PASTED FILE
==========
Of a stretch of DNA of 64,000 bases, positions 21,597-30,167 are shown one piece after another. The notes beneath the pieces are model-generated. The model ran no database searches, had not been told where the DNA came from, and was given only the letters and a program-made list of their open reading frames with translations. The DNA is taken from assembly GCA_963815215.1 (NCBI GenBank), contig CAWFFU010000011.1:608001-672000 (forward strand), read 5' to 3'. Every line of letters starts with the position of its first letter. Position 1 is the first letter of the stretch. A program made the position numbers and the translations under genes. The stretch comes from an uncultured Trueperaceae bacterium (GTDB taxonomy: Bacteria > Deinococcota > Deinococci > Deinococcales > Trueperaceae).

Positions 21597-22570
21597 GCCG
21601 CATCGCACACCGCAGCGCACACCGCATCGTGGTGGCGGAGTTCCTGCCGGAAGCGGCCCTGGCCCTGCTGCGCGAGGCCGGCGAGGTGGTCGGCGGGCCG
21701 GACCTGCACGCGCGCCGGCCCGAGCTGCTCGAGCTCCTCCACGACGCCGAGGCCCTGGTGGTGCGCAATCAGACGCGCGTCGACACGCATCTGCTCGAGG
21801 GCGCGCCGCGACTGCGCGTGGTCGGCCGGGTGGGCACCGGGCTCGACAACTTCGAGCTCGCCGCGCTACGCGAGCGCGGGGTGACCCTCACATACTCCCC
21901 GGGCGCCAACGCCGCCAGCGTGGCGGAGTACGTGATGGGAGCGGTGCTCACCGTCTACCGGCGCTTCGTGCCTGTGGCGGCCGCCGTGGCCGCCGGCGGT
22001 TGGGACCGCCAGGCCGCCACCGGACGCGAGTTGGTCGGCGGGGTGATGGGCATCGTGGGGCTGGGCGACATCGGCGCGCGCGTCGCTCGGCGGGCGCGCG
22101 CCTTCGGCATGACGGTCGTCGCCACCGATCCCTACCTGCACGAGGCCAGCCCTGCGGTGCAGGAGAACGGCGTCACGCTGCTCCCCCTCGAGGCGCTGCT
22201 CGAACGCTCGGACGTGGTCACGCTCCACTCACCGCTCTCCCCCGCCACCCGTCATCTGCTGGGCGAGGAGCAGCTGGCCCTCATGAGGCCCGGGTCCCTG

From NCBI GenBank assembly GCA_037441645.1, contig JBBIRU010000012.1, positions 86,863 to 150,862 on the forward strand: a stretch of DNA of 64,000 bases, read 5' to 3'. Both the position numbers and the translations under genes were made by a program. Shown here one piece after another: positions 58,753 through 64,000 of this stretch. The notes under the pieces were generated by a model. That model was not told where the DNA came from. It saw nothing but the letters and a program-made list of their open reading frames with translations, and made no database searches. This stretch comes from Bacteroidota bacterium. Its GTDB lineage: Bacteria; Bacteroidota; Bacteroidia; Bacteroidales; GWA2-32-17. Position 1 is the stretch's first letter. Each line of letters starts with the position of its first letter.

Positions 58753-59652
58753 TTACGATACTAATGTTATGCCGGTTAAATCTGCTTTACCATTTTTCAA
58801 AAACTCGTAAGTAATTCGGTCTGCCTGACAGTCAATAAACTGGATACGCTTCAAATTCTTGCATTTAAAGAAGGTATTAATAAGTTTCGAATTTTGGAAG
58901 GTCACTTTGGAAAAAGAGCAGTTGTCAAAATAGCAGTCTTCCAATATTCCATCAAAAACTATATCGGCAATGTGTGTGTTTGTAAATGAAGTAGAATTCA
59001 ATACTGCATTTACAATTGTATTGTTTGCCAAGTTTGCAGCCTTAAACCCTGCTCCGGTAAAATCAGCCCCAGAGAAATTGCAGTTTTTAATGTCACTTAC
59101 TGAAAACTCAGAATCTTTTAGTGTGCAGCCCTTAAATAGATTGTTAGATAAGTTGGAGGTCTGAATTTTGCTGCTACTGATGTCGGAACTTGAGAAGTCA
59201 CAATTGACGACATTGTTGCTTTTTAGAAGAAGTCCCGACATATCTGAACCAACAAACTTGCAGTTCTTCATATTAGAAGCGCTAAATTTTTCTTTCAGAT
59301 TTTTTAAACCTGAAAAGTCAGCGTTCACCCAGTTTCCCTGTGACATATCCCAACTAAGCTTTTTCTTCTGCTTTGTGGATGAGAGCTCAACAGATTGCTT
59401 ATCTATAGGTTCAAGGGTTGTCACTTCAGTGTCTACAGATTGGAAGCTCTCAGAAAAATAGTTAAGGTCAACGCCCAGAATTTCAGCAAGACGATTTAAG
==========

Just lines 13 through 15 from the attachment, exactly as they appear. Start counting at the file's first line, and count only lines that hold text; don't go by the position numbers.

58753 TTACGATACTAATGTTATGCCGGTTAAATCTGCTTTACCATTTTTCAA
58801 AAACTCGTAAGTAATTCGGTCTGCCTGACAGTCAATAAACTGGATACGCTTCAAATTCTTGCATTTAAAGAAGGTATTAATAAGTTTCGAATTTTGGAAG
58901 GTCACTTTGGAAAAAGAGCAGTTGTCAAAATAGCAGTCTTCCAATATTCCATCAAAAACTATATCGGCAATGTGTGTGTTTGTAAATGAAGTAGAATTCA